Tip #3: Team up. Our kids did so much better than we expected largely because they were with their cousins. Alone, we would have been back in the car within the first half hour. With Aunt Jill there we were able to “man up” and wring the full amount of fun out of the day.
Tip#4: Bring along a soccer ball, baseball, cricket ball, Frisbee or other amusing sports gear. Because, what with all the walking sightseeing requires, we found that some pick-up soccer or a spot of catch would keep the kids moving in the overall direction we wanted with a great deal less whining about exhaustion, dehydration or sore feet than if we had just told them to keep that chin up and keep on marching. I mean, all those miles of green grass are begging to be played on anyway and it’s in everyone’s best interest to keep the gang distracted from how far they still have to go before it’s over.
Tip #5: Pack water bottles. But don’t buy more when you run out – that would be like buying a private plane just so you could enjoy the free drinks. Rather just save your empties and refill them. There are water fountains along all the pathways between the many memorials. And the water is, usually, refreshingly cool as well.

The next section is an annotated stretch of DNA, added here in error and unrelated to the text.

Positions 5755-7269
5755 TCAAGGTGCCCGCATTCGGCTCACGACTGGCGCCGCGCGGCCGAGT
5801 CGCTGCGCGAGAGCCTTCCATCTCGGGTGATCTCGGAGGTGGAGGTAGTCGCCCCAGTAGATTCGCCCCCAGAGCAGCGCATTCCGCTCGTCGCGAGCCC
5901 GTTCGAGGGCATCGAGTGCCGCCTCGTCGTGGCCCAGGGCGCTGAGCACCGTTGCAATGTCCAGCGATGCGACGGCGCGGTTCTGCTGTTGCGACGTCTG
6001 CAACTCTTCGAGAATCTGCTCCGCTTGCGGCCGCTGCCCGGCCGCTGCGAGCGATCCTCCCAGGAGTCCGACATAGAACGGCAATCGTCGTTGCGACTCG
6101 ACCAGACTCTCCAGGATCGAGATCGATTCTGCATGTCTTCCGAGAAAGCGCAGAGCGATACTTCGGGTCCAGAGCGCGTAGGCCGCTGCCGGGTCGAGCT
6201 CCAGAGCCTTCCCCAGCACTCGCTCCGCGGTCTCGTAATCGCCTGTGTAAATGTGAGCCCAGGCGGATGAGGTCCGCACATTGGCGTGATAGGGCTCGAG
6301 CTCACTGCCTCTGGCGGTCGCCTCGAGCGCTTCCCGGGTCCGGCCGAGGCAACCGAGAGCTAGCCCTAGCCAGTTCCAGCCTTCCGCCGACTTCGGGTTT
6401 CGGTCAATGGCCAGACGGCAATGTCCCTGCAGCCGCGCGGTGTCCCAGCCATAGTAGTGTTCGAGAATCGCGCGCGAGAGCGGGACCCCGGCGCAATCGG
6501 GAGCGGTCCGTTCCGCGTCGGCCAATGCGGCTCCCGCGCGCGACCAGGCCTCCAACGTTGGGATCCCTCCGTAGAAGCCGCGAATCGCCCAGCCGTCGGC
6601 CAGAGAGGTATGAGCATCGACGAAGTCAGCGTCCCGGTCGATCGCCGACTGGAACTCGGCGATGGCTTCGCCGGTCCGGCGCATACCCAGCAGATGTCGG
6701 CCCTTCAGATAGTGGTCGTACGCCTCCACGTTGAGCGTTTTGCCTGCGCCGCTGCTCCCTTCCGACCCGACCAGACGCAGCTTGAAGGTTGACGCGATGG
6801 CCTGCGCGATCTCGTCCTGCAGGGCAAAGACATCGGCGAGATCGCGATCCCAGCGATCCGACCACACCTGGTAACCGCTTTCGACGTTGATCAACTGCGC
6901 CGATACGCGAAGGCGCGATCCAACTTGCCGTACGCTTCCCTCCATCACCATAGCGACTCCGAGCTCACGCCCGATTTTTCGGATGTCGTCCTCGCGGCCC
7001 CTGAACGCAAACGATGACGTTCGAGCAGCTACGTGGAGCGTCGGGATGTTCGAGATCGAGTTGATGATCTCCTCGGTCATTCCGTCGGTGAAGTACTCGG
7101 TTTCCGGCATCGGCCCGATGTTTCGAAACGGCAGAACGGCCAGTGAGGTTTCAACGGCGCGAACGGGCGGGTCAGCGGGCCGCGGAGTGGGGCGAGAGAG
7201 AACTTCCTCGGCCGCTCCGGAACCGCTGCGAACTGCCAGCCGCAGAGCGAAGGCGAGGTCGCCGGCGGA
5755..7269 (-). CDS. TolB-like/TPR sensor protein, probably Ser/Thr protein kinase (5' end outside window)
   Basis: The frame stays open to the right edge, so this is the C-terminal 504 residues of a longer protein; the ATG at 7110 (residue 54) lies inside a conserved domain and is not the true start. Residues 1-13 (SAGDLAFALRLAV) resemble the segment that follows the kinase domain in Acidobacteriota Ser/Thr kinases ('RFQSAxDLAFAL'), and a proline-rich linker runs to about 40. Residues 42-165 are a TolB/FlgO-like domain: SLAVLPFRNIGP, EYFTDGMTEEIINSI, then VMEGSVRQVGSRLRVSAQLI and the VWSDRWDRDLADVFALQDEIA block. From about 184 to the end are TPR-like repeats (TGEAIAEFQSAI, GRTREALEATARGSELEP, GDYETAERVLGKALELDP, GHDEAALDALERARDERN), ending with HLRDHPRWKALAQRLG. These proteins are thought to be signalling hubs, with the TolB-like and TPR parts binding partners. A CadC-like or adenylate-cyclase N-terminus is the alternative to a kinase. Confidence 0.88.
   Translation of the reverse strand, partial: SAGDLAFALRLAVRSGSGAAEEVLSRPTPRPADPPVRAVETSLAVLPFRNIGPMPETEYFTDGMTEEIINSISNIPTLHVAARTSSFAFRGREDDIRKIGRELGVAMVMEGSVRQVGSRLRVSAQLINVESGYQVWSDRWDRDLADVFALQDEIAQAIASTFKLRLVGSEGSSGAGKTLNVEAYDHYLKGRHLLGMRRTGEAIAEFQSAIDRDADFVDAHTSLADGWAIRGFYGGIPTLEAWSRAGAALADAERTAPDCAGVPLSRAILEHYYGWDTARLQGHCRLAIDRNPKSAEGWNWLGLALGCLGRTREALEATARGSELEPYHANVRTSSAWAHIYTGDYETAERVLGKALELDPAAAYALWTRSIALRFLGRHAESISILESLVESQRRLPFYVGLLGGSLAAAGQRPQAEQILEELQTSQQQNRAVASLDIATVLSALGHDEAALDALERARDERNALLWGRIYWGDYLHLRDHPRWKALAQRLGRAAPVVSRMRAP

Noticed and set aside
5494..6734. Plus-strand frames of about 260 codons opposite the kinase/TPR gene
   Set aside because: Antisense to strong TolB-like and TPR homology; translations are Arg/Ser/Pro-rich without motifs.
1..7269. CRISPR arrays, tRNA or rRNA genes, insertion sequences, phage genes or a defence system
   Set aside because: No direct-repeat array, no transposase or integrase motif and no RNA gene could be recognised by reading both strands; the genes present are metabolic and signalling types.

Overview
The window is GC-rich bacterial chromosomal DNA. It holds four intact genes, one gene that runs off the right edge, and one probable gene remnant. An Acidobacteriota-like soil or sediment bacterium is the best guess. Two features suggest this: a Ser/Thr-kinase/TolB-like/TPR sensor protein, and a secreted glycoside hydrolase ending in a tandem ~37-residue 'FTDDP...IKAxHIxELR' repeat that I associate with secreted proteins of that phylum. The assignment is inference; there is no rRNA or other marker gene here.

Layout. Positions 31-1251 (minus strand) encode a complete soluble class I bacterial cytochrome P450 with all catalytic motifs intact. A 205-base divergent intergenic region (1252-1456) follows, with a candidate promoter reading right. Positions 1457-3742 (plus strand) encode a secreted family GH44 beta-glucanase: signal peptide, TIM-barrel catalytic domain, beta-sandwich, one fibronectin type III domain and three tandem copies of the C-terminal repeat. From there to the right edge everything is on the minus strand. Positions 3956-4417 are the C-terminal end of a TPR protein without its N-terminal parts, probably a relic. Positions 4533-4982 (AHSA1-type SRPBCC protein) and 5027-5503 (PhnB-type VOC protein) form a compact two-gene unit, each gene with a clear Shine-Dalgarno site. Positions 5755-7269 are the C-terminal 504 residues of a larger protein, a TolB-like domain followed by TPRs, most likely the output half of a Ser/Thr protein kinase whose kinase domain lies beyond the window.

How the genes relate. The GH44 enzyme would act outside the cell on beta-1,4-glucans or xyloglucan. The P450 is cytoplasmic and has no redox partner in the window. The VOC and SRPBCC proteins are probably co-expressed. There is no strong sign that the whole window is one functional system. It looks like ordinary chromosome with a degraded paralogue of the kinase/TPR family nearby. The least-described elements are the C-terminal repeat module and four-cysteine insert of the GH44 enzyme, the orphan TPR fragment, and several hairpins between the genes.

Tip #6: Museums – the perfect shady place to refresh, use the restrooms and oh, yea, learn something. Plan your route so that each outdoor stretch is interspersed with a nice, shady museum break.
Tip #7: Make sure you see things from the top. You don’t have to climb the crowded, ticket-only venues to get a good view of the city. There are many spots that offer a good lookout venue from townhouses to restaurants, from museums to universities. Check into something like that to give your kids a different perspective on the city.
Tip #8: Ice-cream. Ice-cream. Ice-cream.
It is the only thing absolutely worth every penny when it comes to sightseeing in an area that used to be primarily swamp land. Hot and muggy is best countered with wet, sweet and sticky.
Tip #9: Revive yourselves with a dip. After long days spent trying to appreciate the significance of all you are seeing while simultaneously distracting your little ones from climbing on, under or over those same things, there’s nothing like coming home to the community pool.
Highly recommended to help get everyone over any post-traumatic stress that may have resulted from a day spent herding kids, which is right up there on the difficulty scale with herding cats.
Tip #10: Revisit from the comfort of your couch. Take time to stroll back down memory lane with your kids by sharing with them the pictures you took and the related stories. This should speed up the general process of erasing those memories related to the whining and public pee-peeing incidents that you would rather not retain and highlight those that you want to savor a little longer, those delicious slices of pure Americana.
Happy sightseeing! And be sure and let me know if you have any “off the beaten path” tips that might entice us to venture forth again with kids in tow.
Guide section: Leisure